While a small sinkhole might cause a twisted ankle, a giant sinkhole could swallow a house. Therefore, the mere thought of a sinkhole near – or even under – your home is pretty frightening. The good news is USS can perform sinkhole repair potentially before the sinkhole causes loss of property or life.
What is a sinkhole?
Sinkholes are caused by water flowing through dissolvable rock. The water dissolves the rock, and eventually, underground voids form. When the surface can no longer support any weight – including its own – the ground collapses, and a sinkhole forms.
Sinkholes are dangerous because homeowners don’t always see them forming. Sometimes a visible depression will develop, but not always. Many times homeowners don’t realize a sinkhole is there until the ground suddenly collapses.
What causes sinkholes in Tennessee?
It’s all about geology. Two-thirds of Tennessee – most of it east of the Tennessee River – lies within an area categorized as karst. This is an area where shallow soil covers easily dissolvable limestone or dolostone bedrock. Over time, water causes caves, voids, and fissures to form in the bedrock. When these features develop near the bedrock’s surface, they can cause a visible sinkhole to form. We say “visible’’ because the hole was already there, but we couldn’t see it without special equipment.
In Tennessee, sinkholes form due to,
- Extreme weather fluctuations. For example, record rainfall immediately followed by severe drought.
- Improper grading that allows water to infiltrate the subgrade.
- The installation of underground utilities in a known karst area in a manner that allows water to travel and pond.
- Water leaks, sewer systems, unmanaged stormwater, drainage ditches, etc. Basically, anything that can cause water to seep into the subgrade can lead to sinkhole formation in a karst area.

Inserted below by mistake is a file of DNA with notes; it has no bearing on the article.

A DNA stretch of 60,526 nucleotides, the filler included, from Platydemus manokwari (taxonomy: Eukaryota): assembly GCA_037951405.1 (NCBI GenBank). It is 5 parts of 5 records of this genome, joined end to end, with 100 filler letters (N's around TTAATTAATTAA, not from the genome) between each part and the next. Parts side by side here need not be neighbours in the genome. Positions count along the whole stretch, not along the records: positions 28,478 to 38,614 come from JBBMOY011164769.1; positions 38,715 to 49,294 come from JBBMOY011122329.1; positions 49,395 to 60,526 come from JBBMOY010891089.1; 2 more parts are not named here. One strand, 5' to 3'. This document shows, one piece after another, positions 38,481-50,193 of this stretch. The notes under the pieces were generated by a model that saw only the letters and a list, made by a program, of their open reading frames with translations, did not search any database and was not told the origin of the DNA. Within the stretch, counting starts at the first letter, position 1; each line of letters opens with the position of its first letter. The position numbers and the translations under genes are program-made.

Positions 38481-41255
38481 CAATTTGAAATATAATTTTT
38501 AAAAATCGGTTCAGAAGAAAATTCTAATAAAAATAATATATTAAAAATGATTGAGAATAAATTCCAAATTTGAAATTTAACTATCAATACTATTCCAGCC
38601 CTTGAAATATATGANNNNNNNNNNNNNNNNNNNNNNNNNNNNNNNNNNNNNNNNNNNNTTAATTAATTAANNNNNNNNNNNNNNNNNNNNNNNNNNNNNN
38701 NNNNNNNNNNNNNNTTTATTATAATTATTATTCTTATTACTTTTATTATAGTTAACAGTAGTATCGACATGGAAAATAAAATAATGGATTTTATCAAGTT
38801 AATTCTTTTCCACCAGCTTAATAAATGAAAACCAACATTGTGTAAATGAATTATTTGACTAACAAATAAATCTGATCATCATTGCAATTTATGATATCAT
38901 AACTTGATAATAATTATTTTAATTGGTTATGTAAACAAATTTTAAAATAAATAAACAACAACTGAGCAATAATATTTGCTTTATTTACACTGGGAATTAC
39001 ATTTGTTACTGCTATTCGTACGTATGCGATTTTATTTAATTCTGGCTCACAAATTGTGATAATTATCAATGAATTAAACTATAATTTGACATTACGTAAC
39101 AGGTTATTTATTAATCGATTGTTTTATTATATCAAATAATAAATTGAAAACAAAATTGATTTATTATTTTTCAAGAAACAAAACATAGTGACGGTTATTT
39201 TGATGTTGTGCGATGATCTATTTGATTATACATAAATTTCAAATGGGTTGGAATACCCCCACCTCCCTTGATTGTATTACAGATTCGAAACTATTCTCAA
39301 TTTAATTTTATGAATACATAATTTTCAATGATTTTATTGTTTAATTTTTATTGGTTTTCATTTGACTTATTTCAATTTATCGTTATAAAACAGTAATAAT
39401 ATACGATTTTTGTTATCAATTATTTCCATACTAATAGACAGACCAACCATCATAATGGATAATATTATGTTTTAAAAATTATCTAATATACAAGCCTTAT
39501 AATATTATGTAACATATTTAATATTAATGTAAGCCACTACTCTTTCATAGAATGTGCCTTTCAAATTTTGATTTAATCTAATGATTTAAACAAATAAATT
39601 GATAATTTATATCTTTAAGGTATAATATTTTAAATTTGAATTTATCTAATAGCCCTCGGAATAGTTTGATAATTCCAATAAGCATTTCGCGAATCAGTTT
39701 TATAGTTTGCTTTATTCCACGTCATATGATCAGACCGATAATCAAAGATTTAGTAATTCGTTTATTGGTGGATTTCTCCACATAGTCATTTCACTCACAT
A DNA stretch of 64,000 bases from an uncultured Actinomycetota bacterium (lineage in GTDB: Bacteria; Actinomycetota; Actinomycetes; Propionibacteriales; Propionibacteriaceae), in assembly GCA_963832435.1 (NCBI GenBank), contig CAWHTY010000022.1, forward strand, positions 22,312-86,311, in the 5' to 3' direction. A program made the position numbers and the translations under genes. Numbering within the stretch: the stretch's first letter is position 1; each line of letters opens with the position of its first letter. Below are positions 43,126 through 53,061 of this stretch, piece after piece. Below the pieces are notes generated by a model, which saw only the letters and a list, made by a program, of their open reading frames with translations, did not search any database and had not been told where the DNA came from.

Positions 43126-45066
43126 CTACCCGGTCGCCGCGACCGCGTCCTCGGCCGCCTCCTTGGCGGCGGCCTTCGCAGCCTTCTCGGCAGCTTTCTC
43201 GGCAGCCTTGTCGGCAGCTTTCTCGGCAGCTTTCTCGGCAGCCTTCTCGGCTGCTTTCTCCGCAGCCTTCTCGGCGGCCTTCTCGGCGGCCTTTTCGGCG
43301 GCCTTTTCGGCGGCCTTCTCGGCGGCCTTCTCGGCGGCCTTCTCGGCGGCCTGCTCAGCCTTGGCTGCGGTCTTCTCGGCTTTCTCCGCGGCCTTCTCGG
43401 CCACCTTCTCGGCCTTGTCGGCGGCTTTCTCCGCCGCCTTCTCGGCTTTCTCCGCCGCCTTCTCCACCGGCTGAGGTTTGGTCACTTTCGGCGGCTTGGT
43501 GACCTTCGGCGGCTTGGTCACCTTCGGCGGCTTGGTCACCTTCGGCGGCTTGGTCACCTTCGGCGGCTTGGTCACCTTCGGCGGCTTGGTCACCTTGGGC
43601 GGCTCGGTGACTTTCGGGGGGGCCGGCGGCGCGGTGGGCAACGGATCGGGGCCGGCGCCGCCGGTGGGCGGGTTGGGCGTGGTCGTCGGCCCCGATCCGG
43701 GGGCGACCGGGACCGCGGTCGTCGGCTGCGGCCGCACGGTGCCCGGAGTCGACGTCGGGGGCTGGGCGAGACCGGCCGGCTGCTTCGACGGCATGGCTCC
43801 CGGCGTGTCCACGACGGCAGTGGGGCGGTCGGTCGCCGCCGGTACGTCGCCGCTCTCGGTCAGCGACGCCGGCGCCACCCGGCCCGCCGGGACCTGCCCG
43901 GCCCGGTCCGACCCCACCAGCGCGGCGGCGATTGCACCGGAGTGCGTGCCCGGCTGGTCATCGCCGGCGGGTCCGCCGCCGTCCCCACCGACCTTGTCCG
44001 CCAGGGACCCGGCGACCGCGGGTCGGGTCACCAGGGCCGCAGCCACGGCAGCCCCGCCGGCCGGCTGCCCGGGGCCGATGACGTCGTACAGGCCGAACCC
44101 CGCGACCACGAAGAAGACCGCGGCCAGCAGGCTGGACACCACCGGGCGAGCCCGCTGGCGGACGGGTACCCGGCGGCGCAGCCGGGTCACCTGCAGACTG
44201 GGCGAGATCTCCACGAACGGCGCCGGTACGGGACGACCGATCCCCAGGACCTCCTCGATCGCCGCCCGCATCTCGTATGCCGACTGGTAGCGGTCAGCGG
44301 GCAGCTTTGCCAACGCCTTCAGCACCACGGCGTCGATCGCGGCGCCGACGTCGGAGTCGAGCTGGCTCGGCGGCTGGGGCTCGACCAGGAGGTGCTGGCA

Some conditions cause subsurface collapse features that resemble a sinkhole but aren’t caused by karst. These include abandoned wells or cisterns, collapsed septic tanks, broken drain lines, and buried trash pits containing building debris or tree stumps.
Sinkhole repair methods
The goal of sinkhole repair is to stabilize the area and prevent the sinkhole from reappearing. That means finding and eliminating the cause of the sinkhole. If water caused the sinkhole – and it usually does – then we need to get the water under control.
Sinkhole repair also involves excavation to expose the defect in bedrock that is allowing the soil to disappear. Once this is exposed, the throat can be packed with proportionately sized stone, the excavation lined with geotextile fabric and back-filled with compacted stone. The geotextile fabric can then be folded over the top of the gravel and the dirt placed back on top. This repair method is generally called and “Inverted Cone Filter” repair method.
Sinkhole repair is not a DIY project. It’s not enough to simply throw dirt into the hole. In fact, that could even make the sinkhole bigger. The sinkhole must be excavated entirely, cleared of all debris before adding the structural fill, and then the soil must be compacted using special equipment. While the specific approach might differ somewhat depending on the conditions, the goal is to create solid ground that will support your home.
What are the signs you might need sinkhole repair?
Signs you might need sinkhole repair include,
- Depressions in your yard
- New foundation cracks
- Ground cracks in your yard
- Tilting fence posts or trees
- A visible hole in the ground
Sinkhole repair and homeowners insurance
If you live in Middle or Eastern Tennessee, your home is in an area prone to sinkhole formation, and your homeowner’s insurance policy most likely does not contain coverage for damages caused by sinkholes. Fortunately, Tennessee Code TCA 56-7-130 states,
“Every insurer offering homeowner property insurance in this state shall make available coverage for insurable sinkhole losses.”
Insurance companies have no mandate to provide sinkhole coverage, but it must be made available if requested, and the provider may charge an additional fee.
United Structural Systems has been repairing sinkholes in Middle Tennessee, Southern Kentucky, and Northern Alabama since 1994. If you see signs of sinkhole activity in you’re in our service area, contact us today for a free inspection and estimate.